On spaceflight

Spaceflight is important because it may decouple the fate of life from the fate of Earth.

This article answers three questions:

Other reading

I have not found great literature on spaceflight technology and economics. Some reports:

Supply of spaceflight

Cost structure: Why does it cost $4,000/kg to launch stuff into orbit?

Let’s learn from today’s lowest cost rocket, the Falcon 9 by SpaceX.

$62M is the list price of a Falcon 9 launch.1,2

At max payload, a $62M launch is:

The cost of a launch is dominated by the cost of the rocket:

The rocket dominates, so let’s look at that. Rocket costs are driven by labor and equipment. Raw materials are less than 1% of the final cost. One way to gauge the effort needed to make a product is by its cost per kilogram. A Falcon 9 is comparable to an airplane:

How low can costs go?

Payload / $ can be factored into: (payload / launch) * (launches / rocket) * (rocket / $). These 3 factors suggest 3 routes to reducing cost:

Although all 3 frontiers are being pushed, they oppose one another. Efficient rockets are more expensive to build. Reusable rockets carry less payload per launch.

As of 2018, SpaceX’s lower costs have come primarily from cheaper manufacturing, not from greater efficiency or reusability (yet).

Of course, even approaching the marginal cost of spaceflight requires a decent volume of launches over which fixed costs can be spread. Otherwise the “tyranny of space transportation costs (page 9)” can spiral out of control.

What drives the marginal cost of spaceflight?

Physical limits: How low can the cost go?

Conservation of energy and conservation of momentum limit what is possible.

Conservation of energy

At minimum,3 sending 1 kg to orbit requires ~33 MJ:

33 MJ isn’t much - it’s a quarter gallon of gas or a dollar of electricity.

Energy also goes into two losses:

Because these losses cannot be minimized together, the only way to approach the 33 MJ limit is eliminate one so the other can be minimized:

None are even close to feasible with today’s technology and interest rates. So from here on, I will focus on rockets.

A rocket’s energy is stored as chemical potential energy between fuel and oxygen. The engine converts chemical potential energy into kinetic energy. An efficient rocket maximizes the fraction of energy that ends up in the payload’s motion, and minimizes the energy that goes to:

A Falcon 9 carries 15,600 kg of payload using ~500,000 kg of RP-1 fuel and liquid oxygen. LOx and RP-1 release ~6 MJ/kg. That works out to ~200 MJ of fuel per kilogram of payload, only about ~6x the theoretical minimum.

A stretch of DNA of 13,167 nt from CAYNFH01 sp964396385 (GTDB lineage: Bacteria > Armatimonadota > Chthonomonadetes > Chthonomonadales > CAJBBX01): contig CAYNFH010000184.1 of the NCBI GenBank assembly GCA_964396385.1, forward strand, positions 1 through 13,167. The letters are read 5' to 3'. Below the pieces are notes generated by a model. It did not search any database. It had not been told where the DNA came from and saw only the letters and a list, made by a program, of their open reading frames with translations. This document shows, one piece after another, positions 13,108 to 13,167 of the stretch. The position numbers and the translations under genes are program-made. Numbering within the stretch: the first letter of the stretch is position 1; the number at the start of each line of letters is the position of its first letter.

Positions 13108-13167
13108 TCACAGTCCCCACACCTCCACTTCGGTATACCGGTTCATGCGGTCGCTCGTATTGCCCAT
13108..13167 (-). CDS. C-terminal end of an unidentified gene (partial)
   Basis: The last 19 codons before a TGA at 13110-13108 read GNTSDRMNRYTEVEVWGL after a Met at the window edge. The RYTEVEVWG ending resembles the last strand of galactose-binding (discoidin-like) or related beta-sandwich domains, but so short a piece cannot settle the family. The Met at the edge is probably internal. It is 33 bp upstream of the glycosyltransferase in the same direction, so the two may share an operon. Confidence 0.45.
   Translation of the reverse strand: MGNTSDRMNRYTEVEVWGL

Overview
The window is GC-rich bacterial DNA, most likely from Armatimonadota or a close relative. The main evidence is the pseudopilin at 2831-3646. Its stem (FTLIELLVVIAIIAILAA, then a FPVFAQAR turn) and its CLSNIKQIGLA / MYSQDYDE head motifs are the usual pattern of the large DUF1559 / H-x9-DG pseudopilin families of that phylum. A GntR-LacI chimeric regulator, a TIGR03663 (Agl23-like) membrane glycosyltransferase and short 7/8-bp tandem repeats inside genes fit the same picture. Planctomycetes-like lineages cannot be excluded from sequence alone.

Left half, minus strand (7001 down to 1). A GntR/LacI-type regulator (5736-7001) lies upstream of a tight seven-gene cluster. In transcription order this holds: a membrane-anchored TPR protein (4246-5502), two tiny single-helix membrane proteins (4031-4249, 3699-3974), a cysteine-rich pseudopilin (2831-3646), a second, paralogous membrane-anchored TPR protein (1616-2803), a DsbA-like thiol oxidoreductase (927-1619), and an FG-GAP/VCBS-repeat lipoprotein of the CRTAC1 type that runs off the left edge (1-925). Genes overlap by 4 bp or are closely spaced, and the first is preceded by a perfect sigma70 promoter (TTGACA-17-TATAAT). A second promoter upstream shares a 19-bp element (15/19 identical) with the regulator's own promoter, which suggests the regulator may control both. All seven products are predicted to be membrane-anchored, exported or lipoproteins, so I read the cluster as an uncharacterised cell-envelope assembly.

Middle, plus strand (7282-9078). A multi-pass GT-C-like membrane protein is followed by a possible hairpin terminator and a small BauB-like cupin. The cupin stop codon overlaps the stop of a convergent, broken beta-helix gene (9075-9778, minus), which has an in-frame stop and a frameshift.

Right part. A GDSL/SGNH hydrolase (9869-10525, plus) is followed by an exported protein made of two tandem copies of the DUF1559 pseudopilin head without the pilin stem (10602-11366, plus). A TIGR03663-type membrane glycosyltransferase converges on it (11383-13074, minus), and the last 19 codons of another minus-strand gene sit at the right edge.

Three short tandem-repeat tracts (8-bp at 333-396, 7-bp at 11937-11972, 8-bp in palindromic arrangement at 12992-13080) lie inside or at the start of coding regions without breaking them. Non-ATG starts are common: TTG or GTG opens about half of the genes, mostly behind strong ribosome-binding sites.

Conservation of momentum

Because momentum is conserved, the only way to accelerate is to push off of something else. Rockets get around by pushing off of their exhausted fuel.

Delta-v is the budget that says how much pushing your rocket can do. Like a fuel gauge, it tells you which destinations you can and cannot reach.

The rocket equation has three variables:

Delta-v is convenient to work with for two reasons:

This fantastic map shows how much delta-v is needed to reach destinations in the solar system:



Historical progress

The number of orbital launches per year has been pretty steady at around 50-150, declining from the 1960s through 2000s, and then rising again in the 2010s

Propulsion choices

Demand for space travel beyond Earth orbit


  1. Source: SpaceX website in April 2020 

  2. Note: Although $62M is the list price, customers may pay more or less. On the high side: the US Air Force has repeatedly paid ~$90M for launches of its GPS satellites (the other bidder, ULA, charges twice that). Heavier payloads requiring an expendable booster are certainly priced millions higher than $62M, but I could not find details. On the low side: Flying on a reused booster discounts the price by ~20% to ~$50M. Modest discounts are also offered for contracting multiple launches. Outsiders have estimated the marginal cost to be $37M$48M

  3. “Minimum” subject to the constraints of not changing the Earth’s shape, mass, or atmosphere.